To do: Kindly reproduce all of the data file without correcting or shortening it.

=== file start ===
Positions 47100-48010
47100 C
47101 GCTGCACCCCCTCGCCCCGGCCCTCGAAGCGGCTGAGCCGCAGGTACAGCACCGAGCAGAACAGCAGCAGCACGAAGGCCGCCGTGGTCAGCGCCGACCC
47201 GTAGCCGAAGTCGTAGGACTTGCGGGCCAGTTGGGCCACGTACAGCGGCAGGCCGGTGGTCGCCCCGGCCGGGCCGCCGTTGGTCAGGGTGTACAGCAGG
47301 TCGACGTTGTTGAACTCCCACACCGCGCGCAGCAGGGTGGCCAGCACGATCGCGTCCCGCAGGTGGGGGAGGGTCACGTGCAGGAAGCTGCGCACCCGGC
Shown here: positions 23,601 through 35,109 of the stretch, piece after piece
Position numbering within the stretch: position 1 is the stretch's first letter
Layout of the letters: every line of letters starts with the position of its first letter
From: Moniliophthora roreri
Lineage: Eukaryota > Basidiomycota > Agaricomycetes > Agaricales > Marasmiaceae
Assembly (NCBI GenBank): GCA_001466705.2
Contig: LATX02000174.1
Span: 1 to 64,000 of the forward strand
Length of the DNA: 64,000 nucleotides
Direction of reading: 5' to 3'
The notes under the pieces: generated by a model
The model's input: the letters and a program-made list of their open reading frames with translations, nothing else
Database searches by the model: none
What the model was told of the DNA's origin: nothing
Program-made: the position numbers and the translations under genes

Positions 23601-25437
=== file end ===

Positions 47100-48010
47100 C
47101 GCTGCACCCCCTCGCCCCGGCCCTCGAAGCGGCTGAGCCGCAGGTACAGCACCGAGCAGAACAGCAGCAGCACGAAGGCCGCCGTGGTCAGCGCCGACCC
47201 GTAGCCGAAGTCGTAGGACTTGCGGGCCAGTTGGGCCACGTACAGCGGCAGGCCGGTGGTCGCCCCGGCCGGGCCGCCGTTGGTCAGGGTGTACAGCAGG
47301 TCGACGTTGTTGAACTCCCACACCGCGCGCAGCAGGGTGGCCAGCACGATCGCGTCCCGCAGGTGGGGGAGGGTCACGTGCAGGAAGCTGCGCACCCGGC
Shown here: positions 23,601 through 35,109 of the stretch, piece after piece
Position numbering within the stretch: position 1 is the stretch's first letter
Layout of the letters: every line of letters starts with the position of its first letter
From: Moniliophthora roreri
Lineage: Eukaryota > Basidiomycota > Agaricomycetes > Agaricales > Marasmiaceae
Assembly (NCBI GenBank): GCA_001466705.2
Contig: LATX02000174.1
Span: 1 to 64,000 of the forward strand
Length of the DNA: 64,000 nucleotides
Direction of reading: 5' to 3'
The notes under the pieces: generated by a model
The model's input: the letters and a program-made list of their open reading frames with translations, nothing else
Database searches by the model: none
What the model was told of the DNA's origin: nothing
Program-made: the position numbers and the translations under genes

Positions 23601-25437